Students attending school in person will be divided into two groups. One group will attend school on Mondays and Wednesdays and the other group will attend on Tuesdays and Thursdays. Fridays will be reserved for “student support” services.
Hall noted the school division cannot accommodate parents who wish to choose which days their children attend school. Exceptions will be made in rare circumstances, for example, if a parent is a dialysis patient, she said.
The school division will try to ensure that students from the same household attend school on the same days, she added.
On the three days a week those students are not in school, they will complete their assignments at home.
Elementary school students must arrive at school by 8:30 a.m. The instructional day will begin at 8:45 a.m. and end at 3:45 p.m.
Middle and high school students will arrive at school between 7:10 and 7:20 a.m. The instructional day will begin at 7:30 a.m. and end at 2:30 p.m.
Students in grades K to 12 who participate in distance learning five days a week will participate in video lessons provided by the Virtual Virginia program.
Virtual Virginia will provide content uploaded to programs such as Zoom and Google Meet.
Accomack County Public Schools will add its own digital content, which may include additional videos made by Accomack teachers using webcams provided by the district.
Families can also request assignments on paper for students in grades pre-K to 8.
Students will be assisted by Accomack teachers during set office hours via phone, email, or another mode of communication.
Each student participating in distance learning in grades 3 to 12 will be provided a Google Chromebook. Students in grades pre-K to 2 will receive Chromebooks as needed.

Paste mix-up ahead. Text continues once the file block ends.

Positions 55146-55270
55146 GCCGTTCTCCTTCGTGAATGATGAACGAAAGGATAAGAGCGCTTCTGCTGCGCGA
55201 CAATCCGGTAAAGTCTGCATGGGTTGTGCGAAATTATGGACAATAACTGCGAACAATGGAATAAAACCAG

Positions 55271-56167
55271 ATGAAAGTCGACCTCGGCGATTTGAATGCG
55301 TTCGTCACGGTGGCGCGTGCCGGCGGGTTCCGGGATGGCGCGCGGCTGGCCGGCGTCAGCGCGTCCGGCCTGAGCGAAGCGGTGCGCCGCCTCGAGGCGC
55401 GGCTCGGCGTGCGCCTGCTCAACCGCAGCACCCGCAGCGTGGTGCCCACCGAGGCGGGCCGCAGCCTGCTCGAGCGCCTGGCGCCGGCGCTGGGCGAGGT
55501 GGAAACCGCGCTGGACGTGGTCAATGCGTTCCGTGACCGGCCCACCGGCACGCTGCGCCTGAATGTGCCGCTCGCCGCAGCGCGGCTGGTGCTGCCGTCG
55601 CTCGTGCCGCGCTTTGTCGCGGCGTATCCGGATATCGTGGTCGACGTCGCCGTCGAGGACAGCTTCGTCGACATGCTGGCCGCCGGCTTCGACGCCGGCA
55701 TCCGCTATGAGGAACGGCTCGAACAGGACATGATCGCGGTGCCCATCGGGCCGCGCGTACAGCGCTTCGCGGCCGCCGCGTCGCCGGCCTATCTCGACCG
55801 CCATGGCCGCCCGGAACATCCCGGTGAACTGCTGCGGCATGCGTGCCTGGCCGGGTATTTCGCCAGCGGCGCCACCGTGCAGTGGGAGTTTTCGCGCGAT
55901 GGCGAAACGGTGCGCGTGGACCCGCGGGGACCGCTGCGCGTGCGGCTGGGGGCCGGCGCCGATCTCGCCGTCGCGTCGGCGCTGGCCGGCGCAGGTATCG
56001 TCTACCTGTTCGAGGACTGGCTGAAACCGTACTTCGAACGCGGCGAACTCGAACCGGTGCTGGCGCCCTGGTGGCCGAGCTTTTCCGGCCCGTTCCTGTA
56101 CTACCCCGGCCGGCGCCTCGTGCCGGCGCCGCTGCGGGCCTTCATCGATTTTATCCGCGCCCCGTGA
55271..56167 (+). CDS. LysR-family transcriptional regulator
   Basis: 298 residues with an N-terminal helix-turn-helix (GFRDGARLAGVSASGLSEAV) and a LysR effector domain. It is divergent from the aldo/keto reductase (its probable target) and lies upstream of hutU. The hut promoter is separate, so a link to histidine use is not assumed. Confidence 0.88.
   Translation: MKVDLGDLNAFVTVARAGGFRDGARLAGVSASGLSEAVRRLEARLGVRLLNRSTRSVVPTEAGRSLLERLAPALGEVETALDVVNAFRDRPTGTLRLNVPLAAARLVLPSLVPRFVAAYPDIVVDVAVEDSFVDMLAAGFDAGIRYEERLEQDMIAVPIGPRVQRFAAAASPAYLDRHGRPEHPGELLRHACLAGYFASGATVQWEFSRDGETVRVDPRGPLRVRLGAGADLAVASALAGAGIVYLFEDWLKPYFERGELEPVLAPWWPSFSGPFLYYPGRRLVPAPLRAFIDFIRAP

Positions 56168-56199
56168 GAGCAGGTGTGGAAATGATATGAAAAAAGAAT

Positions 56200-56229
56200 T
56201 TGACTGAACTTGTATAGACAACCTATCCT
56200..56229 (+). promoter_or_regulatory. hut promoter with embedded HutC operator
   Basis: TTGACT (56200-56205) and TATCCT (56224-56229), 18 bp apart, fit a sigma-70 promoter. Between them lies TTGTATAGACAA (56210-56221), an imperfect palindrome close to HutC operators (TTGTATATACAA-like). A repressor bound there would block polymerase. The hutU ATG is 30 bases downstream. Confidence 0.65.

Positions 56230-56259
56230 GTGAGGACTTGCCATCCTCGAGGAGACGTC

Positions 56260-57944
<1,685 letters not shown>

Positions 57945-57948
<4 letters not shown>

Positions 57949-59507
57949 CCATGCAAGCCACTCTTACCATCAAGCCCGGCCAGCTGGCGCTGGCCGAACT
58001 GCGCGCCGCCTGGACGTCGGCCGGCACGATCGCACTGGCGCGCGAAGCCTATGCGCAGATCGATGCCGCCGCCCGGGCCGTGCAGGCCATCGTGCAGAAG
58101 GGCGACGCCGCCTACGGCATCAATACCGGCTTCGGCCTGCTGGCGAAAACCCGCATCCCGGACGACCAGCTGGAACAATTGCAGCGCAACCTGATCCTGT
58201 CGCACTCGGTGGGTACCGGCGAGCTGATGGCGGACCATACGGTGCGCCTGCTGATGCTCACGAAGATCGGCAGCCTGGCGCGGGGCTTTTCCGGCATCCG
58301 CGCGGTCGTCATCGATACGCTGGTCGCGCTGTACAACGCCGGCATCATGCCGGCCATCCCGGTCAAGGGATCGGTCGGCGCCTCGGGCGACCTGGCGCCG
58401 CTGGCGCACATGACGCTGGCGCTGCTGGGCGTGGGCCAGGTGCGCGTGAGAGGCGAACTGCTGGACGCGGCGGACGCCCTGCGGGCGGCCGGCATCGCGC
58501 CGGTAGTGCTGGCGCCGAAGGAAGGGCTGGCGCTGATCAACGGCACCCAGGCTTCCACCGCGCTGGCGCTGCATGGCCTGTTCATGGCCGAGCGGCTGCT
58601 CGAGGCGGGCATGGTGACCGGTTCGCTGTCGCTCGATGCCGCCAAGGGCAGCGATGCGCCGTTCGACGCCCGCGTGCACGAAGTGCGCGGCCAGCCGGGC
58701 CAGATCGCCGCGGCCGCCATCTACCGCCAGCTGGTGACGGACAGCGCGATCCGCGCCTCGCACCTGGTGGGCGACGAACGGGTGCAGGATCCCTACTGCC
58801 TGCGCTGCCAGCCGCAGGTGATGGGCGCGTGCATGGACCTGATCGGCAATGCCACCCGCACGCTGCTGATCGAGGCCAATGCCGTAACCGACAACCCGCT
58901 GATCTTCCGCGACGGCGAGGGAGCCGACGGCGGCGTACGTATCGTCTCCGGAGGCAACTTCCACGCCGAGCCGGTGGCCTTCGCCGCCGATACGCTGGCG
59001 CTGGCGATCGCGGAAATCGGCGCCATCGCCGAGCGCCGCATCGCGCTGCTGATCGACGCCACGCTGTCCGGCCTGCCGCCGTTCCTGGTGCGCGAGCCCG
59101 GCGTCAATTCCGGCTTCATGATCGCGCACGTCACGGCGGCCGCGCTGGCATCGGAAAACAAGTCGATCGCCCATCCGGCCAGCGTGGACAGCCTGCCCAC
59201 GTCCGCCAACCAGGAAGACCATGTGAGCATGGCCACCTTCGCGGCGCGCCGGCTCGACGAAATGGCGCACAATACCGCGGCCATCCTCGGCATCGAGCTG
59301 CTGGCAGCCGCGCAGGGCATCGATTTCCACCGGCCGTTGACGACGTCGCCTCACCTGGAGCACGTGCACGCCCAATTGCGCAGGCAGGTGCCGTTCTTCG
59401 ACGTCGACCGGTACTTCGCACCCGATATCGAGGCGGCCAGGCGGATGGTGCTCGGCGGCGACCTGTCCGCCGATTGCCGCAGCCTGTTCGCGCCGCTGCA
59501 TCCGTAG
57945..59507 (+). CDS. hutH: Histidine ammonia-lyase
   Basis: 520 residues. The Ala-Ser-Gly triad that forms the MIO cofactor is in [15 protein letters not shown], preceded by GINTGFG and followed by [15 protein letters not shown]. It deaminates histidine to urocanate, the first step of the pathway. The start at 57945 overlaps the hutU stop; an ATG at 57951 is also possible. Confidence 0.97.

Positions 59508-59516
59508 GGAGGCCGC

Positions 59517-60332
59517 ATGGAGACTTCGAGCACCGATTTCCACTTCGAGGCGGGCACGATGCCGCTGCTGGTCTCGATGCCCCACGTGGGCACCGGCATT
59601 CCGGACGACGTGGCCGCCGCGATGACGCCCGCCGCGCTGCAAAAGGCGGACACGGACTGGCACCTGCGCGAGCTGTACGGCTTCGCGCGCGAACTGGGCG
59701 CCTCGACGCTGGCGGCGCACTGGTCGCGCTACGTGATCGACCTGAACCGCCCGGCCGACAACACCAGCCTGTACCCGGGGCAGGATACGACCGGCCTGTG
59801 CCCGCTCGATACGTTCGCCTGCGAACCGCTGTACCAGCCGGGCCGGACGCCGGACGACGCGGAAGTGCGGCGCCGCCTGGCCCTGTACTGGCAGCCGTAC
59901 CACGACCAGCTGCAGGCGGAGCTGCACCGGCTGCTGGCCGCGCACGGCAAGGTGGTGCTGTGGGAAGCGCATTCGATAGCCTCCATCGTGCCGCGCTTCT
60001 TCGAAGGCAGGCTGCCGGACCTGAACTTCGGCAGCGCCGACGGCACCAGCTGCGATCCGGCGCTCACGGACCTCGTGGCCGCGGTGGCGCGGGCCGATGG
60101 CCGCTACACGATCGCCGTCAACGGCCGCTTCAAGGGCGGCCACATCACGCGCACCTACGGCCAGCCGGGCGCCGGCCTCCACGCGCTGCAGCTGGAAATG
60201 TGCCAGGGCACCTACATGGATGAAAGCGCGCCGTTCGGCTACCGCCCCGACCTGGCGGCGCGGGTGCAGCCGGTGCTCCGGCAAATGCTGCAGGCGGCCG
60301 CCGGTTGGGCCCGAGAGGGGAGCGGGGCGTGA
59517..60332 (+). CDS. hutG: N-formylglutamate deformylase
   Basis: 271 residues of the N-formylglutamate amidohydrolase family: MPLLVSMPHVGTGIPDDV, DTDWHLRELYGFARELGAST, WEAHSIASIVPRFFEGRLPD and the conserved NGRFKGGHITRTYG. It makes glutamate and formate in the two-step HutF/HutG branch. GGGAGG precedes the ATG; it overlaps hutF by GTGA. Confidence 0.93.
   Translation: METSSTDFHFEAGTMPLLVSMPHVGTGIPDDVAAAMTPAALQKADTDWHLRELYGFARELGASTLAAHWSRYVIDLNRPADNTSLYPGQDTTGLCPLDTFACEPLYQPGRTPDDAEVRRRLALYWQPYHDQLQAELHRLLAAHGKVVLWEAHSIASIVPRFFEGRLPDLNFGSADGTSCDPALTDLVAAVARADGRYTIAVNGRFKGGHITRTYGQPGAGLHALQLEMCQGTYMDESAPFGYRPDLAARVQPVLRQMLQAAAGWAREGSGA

Families will be offered training on using the technology before school opens.
WiFi is available in the parking lots of all 11 Accomack schools, and the school division will set up 10 additional WiFi hotspots in locations with the greatest need.
The Eastern Shore of Virginia Chamber of Commerce will partner with local agencies to provide free WiFi in 14 locations.
All Accomack students, whether they learn from home three or five days a week, will receive letter grades in accordance with the school division’s grading policy.
Sanitation and Health
One of the top concerns of parents who took the back-to-school survey was frequent cleaning and sanitizing in schools, Hall said.
Accomack County Public Schools has hired additional custodians to handle the extra cleaning duties – one at each Chincoteague school and two at each mainland school.
The school division obtained 25 electrostatic sprayers, which will be used for nightly sanitization of classrooms. Buses will be sanitized after each run.
Buses will make multiple trips daily so that students can be spaced six feet apart on buses. Students from the same household will be seated together. All students will be required to wear face coverings on the bus. Students’ temperatures will be taken as they exit the bus, before they enter school.
All school employees must complete a daily self-screening for COVID-19 symptoms before entering the workplace.
All students and school employees will be required to wear face coverings inside school buildings, but mask breaks will be scheduled.
Hand sanitizer dispensers will be located at student entrances in each school, and plexiglass barriers have been installed in each school office or reception area.
All Accomack schools will have ultraviolet water coolers for students and staff to refill water bottles. Ultraviolet light kills germs after each use. The coolers will supply water to select drinking fountains, and other water fountains will be closed.
Each school will have two nurses stations, one for sick children and one for healthy children who, for example, need to take regular medications.